- Contributed by
- Wymondham Learning Centre
- People in story:
- R J Aubrey Cound
- Location of story:
- King’s College, Taunton
- Background to story:
- Article ID:
- Contributed on:
- 27 June 2005
This story was submitted to the BBC People’s War site by Wymondham Learning Centre on behalf of the author who fully understand the site's terms and conditions.
I went to King’s College, Taunton in 1939 when I was ten years old. Senior pupils were being awarded the victor ludorum, which made a great impression on me.
Throughout the war on the last night of term, the headmaster announced the names of those who had made the final sacrifice. At the end of the war, I was one of the few boys who remembered the senior boys who had gone to fight in the war.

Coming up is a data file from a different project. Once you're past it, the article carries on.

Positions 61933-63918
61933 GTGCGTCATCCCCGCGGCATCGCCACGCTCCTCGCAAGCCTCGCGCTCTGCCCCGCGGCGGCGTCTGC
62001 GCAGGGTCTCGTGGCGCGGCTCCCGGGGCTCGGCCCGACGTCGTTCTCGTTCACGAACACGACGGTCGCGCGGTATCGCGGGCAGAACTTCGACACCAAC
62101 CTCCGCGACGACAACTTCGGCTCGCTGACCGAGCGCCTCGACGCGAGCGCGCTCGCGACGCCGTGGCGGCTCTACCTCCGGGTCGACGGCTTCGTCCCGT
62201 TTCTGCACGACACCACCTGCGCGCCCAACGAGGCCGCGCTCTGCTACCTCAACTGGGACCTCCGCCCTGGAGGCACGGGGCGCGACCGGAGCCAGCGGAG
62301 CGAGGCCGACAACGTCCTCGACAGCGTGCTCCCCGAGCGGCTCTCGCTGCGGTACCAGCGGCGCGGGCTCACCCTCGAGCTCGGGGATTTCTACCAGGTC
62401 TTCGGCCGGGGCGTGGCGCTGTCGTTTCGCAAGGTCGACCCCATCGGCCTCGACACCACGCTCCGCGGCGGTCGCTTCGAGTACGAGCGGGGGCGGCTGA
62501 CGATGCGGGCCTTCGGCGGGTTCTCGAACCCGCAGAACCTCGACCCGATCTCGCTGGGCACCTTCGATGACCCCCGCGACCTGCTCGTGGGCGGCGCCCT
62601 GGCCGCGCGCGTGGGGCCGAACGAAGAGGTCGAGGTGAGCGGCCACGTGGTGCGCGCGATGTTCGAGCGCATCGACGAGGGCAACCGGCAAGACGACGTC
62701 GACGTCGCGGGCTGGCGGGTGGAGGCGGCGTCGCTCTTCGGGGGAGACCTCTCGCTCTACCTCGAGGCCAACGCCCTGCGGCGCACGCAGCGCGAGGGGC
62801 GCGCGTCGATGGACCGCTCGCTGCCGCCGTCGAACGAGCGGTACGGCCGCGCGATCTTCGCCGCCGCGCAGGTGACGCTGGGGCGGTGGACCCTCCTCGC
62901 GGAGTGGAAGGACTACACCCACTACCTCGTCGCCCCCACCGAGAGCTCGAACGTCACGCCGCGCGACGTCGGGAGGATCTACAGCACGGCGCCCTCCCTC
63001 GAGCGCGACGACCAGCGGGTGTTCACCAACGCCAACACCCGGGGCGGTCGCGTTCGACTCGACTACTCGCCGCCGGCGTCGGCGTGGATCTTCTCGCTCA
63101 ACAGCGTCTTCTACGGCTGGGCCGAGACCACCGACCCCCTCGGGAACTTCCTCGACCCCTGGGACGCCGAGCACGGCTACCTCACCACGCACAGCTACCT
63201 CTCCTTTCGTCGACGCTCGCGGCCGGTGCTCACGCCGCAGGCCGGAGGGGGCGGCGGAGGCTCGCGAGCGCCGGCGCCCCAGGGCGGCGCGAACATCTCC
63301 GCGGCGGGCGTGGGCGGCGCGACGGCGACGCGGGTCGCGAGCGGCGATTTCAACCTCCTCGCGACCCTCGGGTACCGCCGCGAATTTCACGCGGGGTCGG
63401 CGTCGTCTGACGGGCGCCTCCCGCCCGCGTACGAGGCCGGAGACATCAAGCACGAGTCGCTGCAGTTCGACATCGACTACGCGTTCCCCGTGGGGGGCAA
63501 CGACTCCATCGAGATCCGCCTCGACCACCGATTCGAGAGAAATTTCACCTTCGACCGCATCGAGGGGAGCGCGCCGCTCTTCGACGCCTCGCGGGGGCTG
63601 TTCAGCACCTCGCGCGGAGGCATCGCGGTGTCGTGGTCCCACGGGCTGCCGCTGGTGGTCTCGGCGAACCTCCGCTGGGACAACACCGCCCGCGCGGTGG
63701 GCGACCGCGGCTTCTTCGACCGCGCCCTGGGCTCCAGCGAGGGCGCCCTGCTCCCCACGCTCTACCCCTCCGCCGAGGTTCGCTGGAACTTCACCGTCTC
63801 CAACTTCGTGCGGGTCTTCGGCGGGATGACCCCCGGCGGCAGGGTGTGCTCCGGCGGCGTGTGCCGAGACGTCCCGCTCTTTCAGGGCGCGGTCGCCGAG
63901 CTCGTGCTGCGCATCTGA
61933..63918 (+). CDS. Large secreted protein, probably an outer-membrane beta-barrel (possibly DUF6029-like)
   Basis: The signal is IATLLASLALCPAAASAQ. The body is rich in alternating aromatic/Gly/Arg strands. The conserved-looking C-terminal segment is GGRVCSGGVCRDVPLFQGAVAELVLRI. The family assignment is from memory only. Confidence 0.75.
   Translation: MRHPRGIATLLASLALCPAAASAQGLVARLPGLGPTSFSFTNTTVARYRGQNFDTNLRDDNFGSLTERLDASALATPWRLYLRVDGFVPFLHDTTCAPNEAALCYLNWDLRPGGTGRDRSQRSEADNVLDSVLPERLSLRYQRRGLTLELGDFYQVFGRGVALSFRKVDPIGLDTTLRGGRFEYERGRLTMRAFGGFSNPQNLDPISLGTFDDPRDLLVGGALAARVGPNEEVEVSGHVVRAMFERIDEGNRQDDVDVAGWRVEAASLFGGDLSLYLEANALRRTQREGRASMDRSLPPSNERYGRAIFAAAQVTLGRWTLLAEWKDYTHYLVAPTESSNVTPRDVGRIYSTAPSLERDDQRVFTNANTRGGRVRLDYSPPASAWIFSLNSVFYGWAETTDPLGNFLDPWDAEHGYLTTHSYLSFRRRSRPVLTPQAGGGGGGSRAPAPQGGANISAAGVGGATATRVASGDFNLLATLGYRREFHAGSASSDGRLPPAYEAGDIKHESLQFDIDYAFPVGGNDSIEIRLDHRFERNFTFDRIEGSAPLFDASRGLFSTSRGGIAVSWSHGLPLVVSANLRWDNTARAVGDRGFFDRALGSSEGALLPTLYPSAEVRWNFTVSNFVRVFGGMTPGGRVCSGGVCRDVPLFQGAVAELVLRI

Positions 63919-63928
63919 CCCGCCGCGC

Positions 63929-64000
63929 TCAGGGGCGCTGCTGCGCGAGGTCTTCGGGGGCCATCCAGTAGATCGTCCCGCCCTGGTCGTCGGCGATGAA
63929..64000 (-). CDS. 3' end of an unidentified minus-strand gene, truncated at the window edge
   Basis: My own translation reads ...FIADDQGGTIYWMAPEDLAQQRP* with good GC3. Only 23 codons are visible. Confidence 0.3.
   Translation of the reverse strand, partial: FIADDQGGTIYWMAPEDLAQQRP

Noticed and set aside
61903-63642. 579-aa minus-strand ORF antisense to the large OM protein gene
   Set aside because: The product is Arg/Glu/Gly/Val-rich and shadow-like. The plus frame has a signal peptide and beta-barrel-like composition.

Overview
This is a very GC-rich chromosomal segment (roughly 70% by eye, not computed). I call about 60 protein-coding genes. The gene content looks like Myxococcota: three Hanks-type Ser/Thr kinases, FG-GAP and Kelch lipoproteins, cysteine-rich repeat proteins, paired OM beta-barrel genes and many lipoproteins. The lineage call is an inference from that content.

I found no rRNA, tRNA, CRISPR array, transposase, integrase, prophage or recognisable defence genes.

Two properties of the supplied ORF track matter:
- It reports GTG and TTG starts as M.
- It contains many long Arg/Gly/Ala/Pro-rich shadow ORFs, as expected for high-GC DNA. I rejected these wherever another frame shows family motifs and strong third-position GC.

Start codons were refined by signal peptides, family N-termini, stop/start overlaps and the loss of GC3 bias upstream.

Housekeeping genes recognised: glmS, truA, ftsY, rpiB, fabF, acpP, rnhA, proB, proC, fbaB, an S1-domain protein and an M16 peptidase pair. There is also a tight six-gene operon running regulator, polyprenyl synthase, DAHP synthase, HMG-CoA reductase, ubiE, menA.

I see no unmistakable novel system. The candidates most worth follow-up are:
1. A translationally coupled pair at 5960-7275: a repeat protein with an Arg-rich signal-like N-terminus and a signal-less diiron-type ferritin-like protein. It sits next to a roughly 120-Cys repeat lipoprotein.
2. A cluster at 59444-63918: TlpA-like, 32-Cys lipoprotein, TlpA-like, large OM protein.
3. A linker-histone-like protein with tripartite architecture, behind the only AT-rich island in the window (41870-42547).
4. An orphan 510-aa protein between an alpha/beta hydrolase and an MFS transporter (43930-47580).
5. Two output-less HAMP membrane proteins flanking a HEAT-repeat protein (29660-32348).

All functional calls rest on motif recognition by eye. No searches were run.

I remember a family who went to Singapore in 1940 and people thought that they were lucky. Of course in the end Taunton proved safer.
My mother was a member of the Worcestershire Land Army committee. My father, a clergyman, kept a series of pigs in the grounds of the rectory, which helped the government’s food programme. Food was plentiful in Worcestershire, in the countryside, but school food was not so appealing.
I’ll always remember a song we sang at school:
Underneath the spreading chestnut tree,
Mr Chamberlain said to me,
“If you want to get your gas mask free,
Join the blooming A.R.P.”
© Copyright of content contributed to this Archive rests with the author. Find out how you can use this.